Why Korczak is so drawn to Aron in particular is one of the novel’s mysteries, remarked upon even by other characters (“‘This one again?’” says one of the older children, when he sees Korczak getting ready to take Aron on one of his regular rounds to solicit funds from the Ghetto’s wealthy). Perhaps Korczak identifies with Aron’s haplessness — “Like you, I was always slow doing everything,” he tells the boy — perhaps he sees in Aron some fundamental goodness or kindness. Aron does become more generous under Korczak’s care, able for the first time to look out for others. Perhaps he simply likes that Aron is also an insomniac. Whatever the reason, Korczak chooses Aron as his confidante. For example, he tells the boy about a turning point in his own life that turned him into a kind of orphan: his father was institutionalized for madness when Korczak was only a few years older than Aron. That was the moment he realized “adulthood was a privileged position against which he’d had to struggle. He’d heard a lot about the proletariat as a teenager, but the world’s oldest proletariat was the child. The child was hounded even by those who loved him.”

The anachronistic use of “teenager” is Shepard’s, but the sentiment is Korczak’s. Korczak devoted his life to children. In 1910 he abandoned a promising medical career to concentrate on child psychology and education. He founded a progressive orphanage in Warsaw run partly by the children themselves. In the 1930s, under the name “The Old Doctor,” he presented a series of beloved radio programs for children. As anti-Semitism worsened — Korczak had been born Henryk Goldszmit, and although he was never particularly religious, he identified strongly as a Jew — he dithered about whether to immigrate to Palestine, unwilling to leave his work with the children.

The outbreak of war made the decision for him. Together with his second-in-command, Stefania Wilczynska, known to everyone as Madame Stefa, Korczak kept the orphanage running even when it was moved into the Ghetto. Due to his prominence, he had several chances to leave the Ghetto but always refused because the children could not come with him. Korczak died in August 1942, murdered at Treblinka along with his charges.

bookofaronjshephardAlmost all of the facts I’ve listed above appear in the novel, but Shepard wears his learning lightly. He doesn’t use flashbacks or contrived dialogue in which characters lecture each other about Korczak’s past. There is an excellent biography of Korczak, Betty Jean Lifton’s The King of Children (1988). Shepard his clearly mined her book for telling details, but his book does not simply fictionalize Korczak’s life. Crucially, fiction allows Shepard to imagine what it felt like to be one of the children Korczak helped. Shepard must have been tempted to let Korczak tell his own story. But doing so would have meant betraying Korczak’s belief that children were meaningful in their own right. Appropriately, then, he puts a child at the center of the book. Korczak, who in a less interesting novel would be the hero of the story, rightly here becomes a secondary character.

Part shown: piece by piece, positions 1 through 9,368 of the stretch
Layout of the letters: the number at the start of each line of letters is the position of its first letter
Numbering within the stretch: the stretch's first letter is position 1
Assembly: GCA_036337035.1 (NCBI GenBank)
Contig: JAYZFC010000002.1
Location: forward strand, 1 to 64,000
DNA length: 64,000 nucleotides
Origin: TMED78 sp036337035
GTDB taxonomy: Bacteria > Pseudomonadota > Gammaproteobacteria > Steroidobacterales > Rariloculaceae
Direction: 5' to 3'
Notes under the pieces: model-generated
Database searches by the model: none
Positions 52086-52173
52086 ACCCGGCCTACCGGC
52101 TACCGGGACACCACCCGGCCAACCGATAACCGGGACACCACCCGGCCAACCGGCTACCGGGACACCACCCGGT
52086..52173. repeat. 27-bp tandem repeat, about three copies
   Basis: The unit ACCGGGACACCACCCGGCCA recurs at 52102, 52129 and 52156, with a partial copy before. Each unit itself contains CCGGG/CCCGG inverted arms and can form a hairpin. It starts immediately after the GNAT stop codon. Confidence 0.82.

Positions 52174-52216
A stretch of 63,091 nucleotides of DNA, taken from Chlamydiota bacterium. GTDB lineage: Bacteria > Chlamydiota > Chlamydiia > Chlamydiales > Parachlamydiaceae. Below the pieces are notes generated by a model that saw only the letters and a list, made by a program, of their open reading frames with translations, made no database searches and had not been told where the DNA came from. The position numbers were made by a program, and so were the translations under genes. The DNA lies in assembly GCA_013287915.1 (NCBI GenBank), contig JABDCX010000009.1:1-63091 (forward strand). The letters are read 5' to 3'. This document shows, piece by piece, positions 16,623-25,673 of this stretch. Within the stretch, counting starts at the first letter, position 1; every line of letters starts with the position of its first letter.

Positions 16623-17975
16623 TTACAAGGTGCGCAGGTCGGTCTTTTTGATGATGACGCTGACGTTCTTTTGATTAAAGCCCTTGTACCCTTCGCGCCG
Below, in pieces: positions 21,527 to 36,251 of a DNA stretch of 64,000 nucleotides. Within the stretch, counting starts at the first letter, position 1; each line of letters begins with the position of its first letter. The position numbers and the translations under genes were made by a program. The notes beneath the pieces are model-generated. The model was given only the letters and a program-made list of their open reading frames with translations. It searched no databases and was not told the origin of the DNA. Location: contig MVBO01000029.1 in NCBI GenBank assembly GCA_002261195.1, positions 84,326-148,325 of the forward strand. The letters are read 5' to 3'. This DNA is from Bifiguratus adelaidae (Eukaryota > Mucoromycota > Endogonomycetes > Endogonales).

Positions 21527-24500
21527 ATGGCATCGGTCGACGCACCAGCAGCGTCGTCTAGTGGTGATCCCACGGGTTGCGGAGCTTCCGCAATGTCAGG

Shepard portrays the Ghetto as a kind of Empire of Children. The Ghetto swarms with children whose parents have disappeared or died or become distracted by challenges of surviving in a world that is more dangerous every day. From the beginning of the war, when children play happily in the ruins of the Luftwaffe’s bombing, through the early months of the Ghetto’s existence, when their size, agility, and apparent insignificance make them the dominant players in its economy of smuggling, bribery, and extortion, children lead the way in adapting to a topsy-turvy world that bewilders and dispirits their elders. Aron’s parents don’t condone his actions, but the family couldn’t survive as long as it does without the food he brings home.

Yet sometimes the food doesn’t matter — Ghetto life takes away his parents’ appetite:

[S]ome days I’d bring my mother coal and some days flour and some days something else. One night I brought home almonds, but it didn’t matter because some women in fur coats had been ordered to wash the pavement with their underwear and then to put the underwear back on again, wet, and my mother and everyone else had been forced to watch, and she was still upset.

The generally dispassionate tone of the passage suggests that adults responded to the casual brutality and degradation of life in the Ghetto differently than children. One conclusion we could draw from the children’s apparent aptitude for Ghetto life is that they are simply less socialized, more open to adapting to even the most venal circumstances than adults. Yet there remains something true about the claim Korczak has the orphans write to prospective donors: “[When] the adult community wouldn’t provide a stable or rational environment the children… create[d] for themselves a world that was functional and tender.” Aron is so taken with these words that he copies them twice. Indeed, the older orphans comfort new arrivals, and although there is competition and even violence between rival gangs of smugglers, within these groups the children care for each in ways their parents no longer can.

kStill you’d have to ignore a lot to call even the world of the orphanage functional or tender. And however much Aron might like the sentiment, it’s Korczak’s, not his own. After all, he spends the last part of the novel hiding from Boris, terrified that he will punish him for having — under duress — turned two of their closest friends over to the police. It is possible, then, that Korczak is an idealistic dreamer, even deluded.